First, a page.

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Russian spy expelled from the UK.

Colonel Maxim Slovak source X

The Russian agent expelled from Britain for spying is Maxim Elovik, an intelligence officer working under the cover of the defence attaché to the UK.
Elovik – who has been in Britain for around a decade – is believed to be a member of the Russian military intelligence service called the GRU, also known as the Main Directorate of the General Staff of the Armed Forces of the Russian Federation.
In his role, Col Elovik would have been responsible for planning and coordinating numerous Russian covert operations in the UK and could have potentially been involved, or at least had prior knowledge of, the Novichok nerve gas attack in 2018.
Elovik has been expelled on the grounds that he was an “undeclared military intelligence officer” – in other words, a spy.
In all likelihood, Elovik would have been a priority target for MI5’s counter-espionage department, who would have been closely monitoring his activities and associates.
Elovik appears to have been very successful at his role as defence attaché to the Russian Embassy. He met with the Chief of Defence Staff, Admiral Sir Tony Radakin, for talks in September 2022, supposedly to “strengthen military to military channels of communication” with Moscow.
As a former assistant military attaché at Russia’s embassy in the US, he was allowed into the Ministry of Defence for meetings and was pictured at wreath-laying ceremonies commemorating Russian war dead last year.
But Home Secretary James Cleverly told the Commons on Wednesday that the colonel was in fact an ‘undeclared military intelligence officer’.
Colonel Philip Ingram, a former military intelligence officer said: “The GRU is composed of various intelligence gathering and assessment capabilities including signals intelligence, human intelligence and cyber capabilities, a large highly trained special forces capability called the Spetsnaz and imbedded within that are specialist units with officers who carried out the Novichok attack on Sergei Skripal in Salisbury in 2018. It could be that Elovik’s metaphorical fingerprints are all over several incidents that have been blamed on Russia and deemed unacceptable.”
Another intelligence source speaking on the grounds of anonymity added: “All defence attachés have an intelligence role and Russian ones in particular tend to come from their intelligence services. Their activities are closely monitored by MI5 and this would have been the case for Elovik who would have been under surveillance almost from the moment he stepped foot in Britain. Something must have changed very quickly in his activities which has led to his expulsion. He was also an obvious target for expulsion by the British government which clearly wants to send a message to the Kremlin. Along with Elovik’s expulsion, the Home Office is imposing restrictions on Russian diplomatic visas, with a cap on how long the diplomats can stay in the country.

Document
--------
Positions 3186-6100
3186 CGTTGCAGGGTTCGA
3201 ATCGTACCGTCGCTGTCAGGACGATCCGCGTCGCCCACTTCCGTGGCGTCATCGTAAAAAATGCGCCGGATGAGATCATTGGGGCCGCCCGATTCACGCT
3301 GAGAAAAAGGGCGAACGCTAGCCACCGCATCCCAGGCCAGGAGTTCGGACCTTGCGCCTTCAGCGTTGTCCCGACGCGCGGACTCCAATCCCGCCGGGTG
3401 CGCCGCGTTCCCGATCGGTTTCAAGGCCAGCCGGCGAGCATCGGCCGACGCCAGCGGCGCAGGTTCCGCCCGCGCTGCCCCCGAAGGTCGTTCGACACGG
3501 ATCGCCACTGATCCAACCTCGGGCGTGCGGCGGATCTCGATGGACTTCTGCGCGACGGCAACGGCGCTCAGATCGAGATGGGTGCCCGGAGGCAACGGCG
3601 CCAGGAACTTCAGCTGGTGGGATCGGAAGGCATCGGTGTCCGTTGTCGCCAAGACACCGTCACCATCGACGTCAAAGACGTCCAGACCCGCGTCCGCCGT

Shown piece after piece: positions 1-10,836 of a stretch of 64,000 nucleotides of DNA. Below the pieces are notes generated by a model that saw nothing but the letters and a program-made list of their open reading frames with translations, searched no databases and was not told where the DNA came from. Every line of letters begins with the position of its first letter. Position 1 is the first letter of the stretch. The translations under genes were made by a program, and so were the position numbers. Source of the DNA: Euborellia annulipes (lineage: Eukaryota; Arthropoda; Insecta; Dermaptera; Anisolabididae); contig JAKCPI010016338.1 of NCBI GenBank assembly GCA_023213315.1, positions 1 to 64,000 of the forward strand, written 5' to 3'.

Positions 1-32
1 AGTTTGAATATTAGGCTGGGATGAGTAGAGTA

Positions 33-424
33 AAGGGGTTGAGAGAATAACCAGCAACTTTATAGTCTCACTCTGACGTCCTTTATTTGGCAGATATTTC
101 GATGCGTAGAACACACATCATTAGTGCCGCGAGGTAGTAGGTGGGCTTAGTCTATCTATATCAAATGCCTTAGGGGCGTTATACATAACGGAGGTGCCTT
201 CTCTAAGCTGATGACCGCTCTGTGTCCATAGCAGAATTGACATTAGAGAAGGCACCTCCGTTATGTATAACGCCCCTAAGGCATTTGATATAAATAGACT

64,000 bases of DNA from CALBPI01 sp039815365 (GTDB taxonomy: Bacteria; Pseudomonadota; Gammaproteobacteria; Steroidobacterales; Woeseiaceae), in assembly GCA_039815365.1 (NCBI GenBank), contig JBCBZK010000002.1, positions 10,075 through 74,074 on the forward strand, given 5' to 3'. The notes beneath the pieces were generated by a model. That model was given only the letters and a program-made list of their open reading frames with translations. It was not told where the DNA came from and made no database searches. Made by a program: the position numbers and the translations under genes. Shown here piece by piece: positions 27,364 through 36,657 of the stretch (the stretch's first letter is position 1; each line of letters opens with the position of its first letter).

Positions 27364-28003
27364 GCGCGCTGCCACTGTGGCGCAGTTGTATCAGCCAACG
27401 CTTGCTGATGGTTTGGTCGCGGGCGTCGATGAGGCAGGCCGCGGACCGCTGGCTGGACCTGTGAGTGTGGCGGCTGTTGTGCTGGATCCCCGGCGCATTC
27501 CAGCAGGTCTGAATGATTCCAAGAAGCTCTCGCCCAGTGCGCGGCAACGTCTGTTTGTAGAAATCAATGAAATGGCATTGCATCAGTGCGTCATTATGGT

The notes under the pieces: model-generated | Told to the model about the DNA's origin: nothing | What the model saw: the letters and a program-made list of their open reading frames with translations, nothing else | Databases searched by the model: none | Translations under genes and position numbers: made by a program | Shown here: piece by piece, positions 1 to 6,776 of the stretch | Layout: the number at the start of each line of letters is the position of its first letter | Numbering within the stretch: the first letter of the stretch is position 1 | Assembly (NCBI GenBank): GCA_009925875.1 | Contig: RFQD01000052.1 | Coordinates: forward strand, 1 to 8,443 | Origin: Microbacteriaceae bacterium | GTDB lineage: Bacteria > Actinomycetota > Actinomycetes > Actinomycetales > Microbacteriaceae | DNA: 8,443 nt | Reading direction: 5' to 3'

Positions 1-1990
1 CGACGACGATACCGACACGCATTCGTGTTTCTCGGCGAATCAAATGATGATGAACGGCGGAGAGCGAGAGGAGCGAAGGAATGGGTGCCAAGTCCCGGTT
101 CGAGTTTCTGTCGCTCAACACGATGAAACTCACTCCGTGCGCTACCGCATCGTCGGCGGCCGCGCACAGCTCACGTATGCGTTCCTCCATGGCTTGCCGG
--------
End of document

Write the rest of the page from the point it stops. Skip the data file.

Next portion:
A series of Russian-owned buildings in the UK will also be stripped of diplomatic status as part of a range of measures being brought against the Kremlin.
Sources said the suspected spy bases will not formally close and diplomats may still live there, but they will no longer be able to enjoy special status as a working site of the Russian Embassy and the legal protections that affords them.
One of the Russian intelligence hubs hit is Seacox Heath, a Grade II listed mansion in Ticehurst, East Sussex, which has been owned by Moscow since 1946.
The 83-acre estate, with tennis courts and a football pitch, was originally intended as a luxury retreat for diplomatic staff.
In 1952 it was described as a ‘Russian country club’.
Dubbed ‘Putin’s Palace’ in the UK, little is now known about what goes on behind the gates of the 1871 mansion.
Another key building to lose diplomatic status is the Russian Embassy’s trade and defence section in Highgate, north London, in a neighbourhood popular with Russian diplomats and oligarchs.
The expulsion of the Russian spy will not be without consequences, and reciprocal expulsions of British diplomats by the Kremlin will probably occur in the coming days and weeks.

Sean Rayment is the Defence and Security Editor for National Security News. He is also a best selling author, broadcaster and award-winning defence and security journalist. He has also previously served as an officer in Parachute Regiment Officer. He has reported from war zones around the world including Iraq, Afghanistan, the Balkans, Africa, and Northern Ireland and is one of the few British journalists to twice visit the US detention centre at Guantanamo Bay in Cuba. He has written for virtually all British national newspapers and specialises in security, intelligence, and defence reporting, with a specific interest in mental health issues in the military community. Sean is also the author of Bomb Hunters and Tales from the Special Forces Club. He also co-wrote the international bestselling Painting the Sand with Kim Hughes GC and Endurance with former SAS operator Louis Rudd.